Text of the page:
Phillip and William Heincy, father and son, were the only father and son executed together in the history of the State of Iowa. This is their story.
On the morning of December 15, 1944, the train stopped in the quiet resort town of Spirit Lake. It stopped just long enough to allow two shabbily dressed men to step off. They carried no luggage, and were strangers to the town. They hung around the station a bit, then wandered the streets, ending up in a bar where they had a beer and shot a game of pool. When it began to get dark, the pair headed west out of town. Their destination, five miles away, was a small secluded house on a bluff above Lake West Okoboji.
On December 16, the local talk of the day centered on the gruesome scene at Raebel's Resort, where owner Rob Raebel had sustained a mortal gunshot wound, and his wife, Esther was badly beaten. The Raebels owned and operated a small resort of 17 cottages. The operation was very primitive, but its cliental were loyal. The summer before, Henry Heincy and a female companion cleaned cabins for the Raebels. The pay was $100 a month, plus use of a cottage. Henry started off on the wrong foot when he answered the help wanted ad and gave the owners the impression he was bringing his spouse along. The relationship lasted only a month. Henry wasn't "employee of the month" material, but he was bright enough to get a sense of the resorts finances. His dad, Phillip didn't read or write. Henry brought his 72 year old father with him on his winter return to Iowa.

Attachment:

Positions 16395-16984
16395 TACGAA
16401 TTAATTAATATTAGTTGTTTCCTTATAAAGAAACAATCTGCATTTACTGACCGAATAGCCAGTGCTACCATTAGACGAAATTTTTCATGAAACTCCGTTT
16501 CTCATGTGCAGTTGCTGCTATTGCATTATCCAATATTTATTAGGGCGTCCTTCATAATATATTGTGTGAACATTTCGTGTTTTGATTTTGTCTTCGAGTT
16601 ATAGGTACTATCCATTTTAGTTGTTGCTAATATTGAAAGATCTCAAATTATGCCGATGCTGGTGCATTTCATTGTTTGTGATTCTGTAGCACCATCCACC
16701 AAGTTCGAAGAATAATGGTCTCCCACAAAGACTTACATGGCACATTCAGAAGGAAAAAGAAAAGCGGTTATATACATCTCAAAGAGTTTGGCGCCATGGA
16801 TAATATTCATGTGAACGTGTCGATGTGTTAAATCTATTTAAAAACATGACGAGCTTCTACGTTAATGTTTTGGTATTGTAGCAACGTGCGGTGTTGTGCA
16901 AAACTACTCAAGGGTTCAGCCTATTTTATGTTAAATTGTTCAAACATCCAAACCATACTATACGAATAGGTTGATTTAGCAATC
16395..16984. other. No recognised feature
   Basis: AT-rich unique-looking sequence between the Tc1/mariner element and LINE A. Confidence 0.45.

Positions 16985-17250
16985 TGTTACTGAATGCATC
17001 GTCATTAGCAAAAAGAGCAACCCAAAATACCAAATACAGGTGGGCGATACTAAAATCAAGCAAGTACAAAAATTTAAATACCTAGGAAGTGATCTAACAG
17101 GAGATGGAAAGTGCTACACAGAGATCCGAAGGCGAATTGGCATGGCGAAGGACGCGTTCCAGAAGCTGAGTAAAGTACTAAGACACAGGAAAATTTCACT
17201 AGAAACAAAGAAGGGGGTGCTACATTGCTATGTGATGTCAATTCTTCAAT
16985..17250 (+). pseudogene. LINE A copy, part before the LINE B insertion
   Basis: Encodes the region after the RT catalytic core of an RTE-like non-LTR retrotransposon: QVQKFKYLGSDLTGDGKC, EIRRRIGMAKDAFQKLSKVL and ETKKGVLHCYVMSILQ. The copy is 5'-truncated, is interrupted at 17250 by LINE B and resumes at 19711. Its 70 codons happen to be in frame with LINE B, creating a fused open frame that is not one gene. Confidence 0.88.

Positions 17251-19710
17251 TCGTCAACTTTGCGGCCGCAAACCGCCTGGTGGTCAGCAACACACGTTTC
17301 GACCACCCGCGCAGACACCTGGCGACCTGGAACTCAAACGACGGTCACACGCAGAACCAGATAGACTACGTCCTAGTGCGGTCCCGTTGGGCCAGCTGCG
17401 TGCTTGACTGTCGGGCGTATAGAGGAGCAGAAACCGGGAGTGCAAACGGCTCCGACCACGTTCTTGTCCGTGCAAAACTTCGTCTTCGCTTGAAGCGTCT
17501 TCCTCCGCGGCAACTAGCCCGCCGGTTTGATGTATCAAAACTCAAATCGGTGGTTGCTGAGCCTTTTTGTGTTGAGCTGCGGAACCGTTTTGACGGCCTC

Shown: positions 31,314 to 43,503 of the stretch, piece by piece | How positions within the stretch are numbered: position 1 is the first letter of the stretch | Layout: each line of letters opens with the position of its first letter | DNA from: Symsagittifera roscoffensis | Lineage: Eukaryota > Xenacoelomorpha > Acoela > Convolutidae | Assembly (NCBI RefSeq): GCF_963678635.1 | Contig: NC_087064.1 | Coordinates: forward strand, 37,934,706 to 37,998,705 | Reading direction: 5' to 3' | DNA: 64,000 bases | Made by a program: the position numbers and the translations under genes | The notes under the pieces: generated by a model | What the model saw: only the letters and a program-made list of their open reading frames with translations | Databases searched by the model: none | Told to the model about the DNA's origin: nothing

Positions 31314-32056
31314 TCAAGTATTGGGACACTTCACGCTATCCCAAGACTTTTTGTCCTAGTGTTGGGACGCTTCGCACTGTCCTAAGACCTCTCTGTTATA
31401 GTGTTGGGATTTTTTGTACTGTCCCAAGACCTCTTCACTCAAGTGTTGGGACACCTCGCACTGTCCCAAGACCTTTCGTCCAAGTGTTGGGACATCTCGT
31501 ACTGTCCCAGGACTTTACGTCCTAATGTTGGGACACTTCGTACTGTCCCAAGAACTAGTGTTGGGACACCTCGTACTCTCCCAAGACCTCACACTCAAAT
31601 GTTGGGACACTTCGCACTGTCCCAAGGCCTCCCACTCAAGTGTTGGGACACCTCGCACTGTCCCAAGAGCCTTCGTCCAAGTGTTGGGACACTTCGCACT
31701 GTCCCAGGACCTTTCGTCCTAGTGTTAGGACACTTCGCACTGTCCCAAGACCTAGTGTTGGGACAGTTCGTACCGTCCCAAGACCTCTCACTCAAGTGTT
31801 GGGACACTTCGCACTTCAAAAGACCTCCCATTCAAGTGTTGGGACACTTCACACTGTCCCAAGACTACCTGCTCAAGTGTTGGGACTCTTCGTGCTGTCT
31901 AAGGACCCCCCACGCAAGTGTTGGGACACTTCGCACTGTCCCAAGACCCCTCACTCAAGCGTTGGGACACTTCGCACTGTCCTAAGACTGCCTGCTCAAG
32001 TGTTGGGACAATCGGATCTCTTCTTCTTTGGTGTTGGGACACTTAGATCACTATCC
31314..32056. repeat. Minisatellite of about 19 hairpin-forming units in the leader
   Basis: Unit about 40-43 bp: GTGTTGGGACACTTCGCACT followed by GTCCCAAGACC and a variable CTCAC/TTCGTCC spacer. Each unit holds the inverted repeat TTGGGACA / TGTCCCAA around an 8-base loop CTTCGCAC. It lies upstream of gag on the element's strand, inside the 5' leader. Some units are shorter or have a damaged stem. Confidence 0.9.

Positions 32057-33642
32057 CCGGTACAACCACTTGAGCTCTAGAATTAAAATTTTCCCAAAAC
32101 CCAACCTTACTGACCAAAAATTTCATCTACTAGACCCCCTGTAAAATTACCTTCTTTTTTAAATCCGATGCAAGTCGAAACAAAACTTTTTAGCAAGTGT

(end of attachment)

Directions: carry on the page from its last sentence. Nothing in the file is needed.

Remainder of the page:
Returning to Iowa, Henry and Phillip had with them a billy club and a gun. They made their way to the Raebels resort while the Raebels were in town running errands. When a car pulled up and lights went on in the Raebel cottage, the Heincy's moved to the cottage next door. Rob left to stoke the coals in the furnace, allowing Phillip and Henry time to make their move. The Heincy's came through the door and shot Rob without warning. He struggled to get to Esther, who handed the Heincy's her billfold, along with Rob's, and the keys to their car, but the Heincy's struck Rob and Esther repeatedly with the club, finally leaving with the Raebel's car. They spent the night in Storm Lake, caught a train to Fort Dodge, to Des Moines, and then back to Quincy, Illinois.
Esther recovered enough to identify her attackers, and the manhunt began. Rob died from his injuries. The hotel stay and the stolen car guided the investigators as their manhunt began throughout the area. They were arrested within three weeks of the time they committed the crime, in Quincy, Illinois where Henry had gotten a job at a shoe factory. His dad lived with him in a boarding house. They were arrested and brought back to Iowa. They spent less than half an hour with their attorney who asked them if they did it. They said "yes," and he said "plead guilty." That play did nothing to lighten the sentence for the Heincy's. After a four day sentencing hearing a judge in Dickinson County put them on death row at Fort Madison. They were executed in the gallows there on March 29, 1946. Executions back then were carried out in no less than 12 months, nor more than 15 months, no appeals.
At the age of 72, Phillip had the distinction of being the oldest person ever executed in Iowa, and the Heincy's have the distinction of being the only father/son to be executed.